Delaware chickens tend to be quiet and friendly, lay plenty of eggs, and tolerate small living areas well. This breed originated in 1940 and is a cross between New Hampshire and Barred Rock chickens. Delawares were developed as a dual purpose bird (for egg laying and meat), so they are good sized, yet produce eggs at an above average rate.
Delaware chickens are almost completely white with a touch of barred black striping on their necks and tail areas. While they are cold hardy, these birds do have a prominent comb. In cold winter climates, their combs should be rubbed with petroleum jelly to prevent frostbite.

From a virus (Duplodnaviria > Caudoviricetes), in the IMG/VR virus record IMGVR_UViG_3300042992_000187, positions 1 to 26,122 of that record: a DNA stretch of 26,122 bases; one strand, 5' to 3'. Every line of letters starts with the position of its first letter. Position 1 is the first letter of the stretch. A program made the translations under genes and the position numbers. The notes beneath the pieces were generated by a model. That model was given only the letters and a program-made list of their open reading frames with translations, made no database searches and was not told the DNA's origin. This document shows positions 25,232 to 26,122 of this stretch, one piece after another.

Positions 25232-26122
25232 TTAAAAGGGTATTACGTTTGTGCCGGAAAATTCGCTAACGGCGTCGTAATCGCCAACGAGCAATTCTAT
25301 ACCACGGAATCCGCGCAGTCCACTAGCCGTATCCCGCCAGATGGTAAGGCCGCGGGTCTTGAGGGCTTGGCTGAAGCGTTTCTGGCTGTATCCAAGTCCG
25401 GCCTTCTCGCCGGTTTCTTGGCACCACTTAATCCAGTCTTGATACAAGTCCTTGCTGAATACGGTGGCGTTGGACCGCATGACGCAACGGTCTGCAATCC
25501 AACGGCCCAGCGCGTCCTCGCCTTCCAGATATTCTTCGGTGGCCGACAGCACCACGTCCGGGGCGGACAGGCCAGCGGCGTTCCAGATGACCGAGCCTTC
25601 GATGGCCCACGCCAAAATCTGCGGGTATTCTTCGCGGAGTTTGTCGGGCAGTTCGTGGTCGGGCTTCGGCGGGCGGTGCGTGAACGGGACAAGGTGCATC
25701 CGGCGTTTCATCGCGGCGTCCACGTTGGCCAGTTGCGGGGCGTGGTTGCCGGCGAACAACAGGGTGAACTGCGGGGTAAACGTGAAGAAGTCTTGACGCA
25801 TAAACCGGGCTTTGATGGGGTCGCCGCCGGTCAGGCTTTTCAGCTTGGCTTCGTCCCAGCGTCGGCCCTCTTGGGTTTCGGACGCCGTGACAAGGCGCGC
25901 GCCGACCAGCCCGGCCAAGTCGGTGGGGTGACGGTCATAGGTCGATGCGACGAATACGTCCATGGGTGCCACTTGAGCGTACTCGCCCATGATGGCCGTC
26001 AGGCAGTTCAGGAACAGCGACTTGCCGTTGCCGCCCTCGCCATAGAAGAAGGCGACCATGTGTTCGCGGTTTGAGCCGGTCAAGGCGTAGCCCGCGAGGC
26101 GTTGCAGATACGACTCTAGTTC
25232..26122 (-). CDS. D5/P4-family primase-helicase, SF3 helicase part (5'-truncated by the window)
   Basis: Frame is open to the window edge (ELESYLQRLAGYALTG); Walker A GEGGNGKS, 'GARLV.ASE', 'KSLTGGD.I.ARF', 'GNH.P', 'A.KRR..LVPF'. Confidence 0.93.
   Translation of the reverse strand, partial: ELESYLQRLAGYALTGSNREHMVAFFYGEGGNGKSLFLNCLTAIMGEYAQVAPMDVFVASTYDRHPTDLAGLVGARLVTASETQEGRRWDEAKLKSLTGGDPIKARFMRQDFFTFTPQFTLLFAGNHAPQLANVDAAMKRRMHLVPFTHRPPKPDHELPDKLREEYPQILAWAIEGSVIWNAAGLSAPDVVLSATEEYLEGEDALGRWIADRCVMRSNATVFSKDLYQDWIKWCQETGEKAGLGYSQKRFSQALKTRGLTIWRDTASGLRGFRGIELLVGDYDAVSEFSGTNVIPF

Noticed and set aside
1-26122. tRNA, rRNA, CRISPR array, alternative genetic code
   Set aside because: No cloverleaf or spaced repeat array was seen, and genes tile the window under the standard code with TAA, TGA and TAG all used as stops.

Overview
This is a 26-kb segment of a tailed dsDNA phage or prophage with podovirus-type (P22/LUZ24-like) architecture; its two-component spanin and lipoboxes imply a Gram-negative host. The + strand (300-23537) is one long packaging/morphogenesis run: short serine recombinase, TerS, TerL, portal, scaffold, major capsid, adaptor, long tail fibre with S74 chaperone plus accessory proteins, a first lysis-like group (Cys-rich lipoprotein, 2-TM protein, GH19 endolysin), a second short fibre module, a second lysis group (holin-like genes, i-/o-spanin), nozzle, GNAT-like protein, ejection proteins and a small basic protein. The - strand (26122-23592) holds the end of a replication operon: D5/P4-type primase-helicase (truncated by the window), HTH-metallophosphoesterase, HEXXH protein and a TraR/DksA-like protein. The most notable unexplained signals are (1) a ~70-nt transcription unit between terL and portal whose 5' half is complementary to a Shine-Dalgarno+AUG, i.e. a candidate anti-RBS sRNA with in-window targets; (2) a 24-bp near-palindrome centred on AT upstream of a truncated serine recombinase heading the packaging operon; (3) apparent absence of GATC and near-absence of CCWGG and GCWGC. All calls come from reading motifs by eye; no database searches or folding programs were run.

During the middle of the 20 century, the Delaware became the most popular breed of broiler chicken on the East Coast. At that time, nearly every meat bird was raised in the state of Delaware, and most of them were its namesake breed. A few years later, Cornish crosses came into favor as meat birds and the Delaware faded.
Today, the bird is considered an endangered heritage breed. It is unfortunate that they’re not more popular, because many Delaware owners consider them a perfect overall bird for backyard flocks. They are some of the friendliest and quietest chickens around, plus they lay lots of eggs.
Medium, hens 6-8 pounds, averaging 6.5 pounds each.
Mostly white with black barring on neck and tail.
Lays at above average rate of 4-5 eggs per week. Eggs are large and brown.
Friendly and quiet.
Hatcheries have them, but Delaware chickens are less common than most others on this list. Therefore, finding them locally may be difficult.
Here is a picture of a Delaware hen.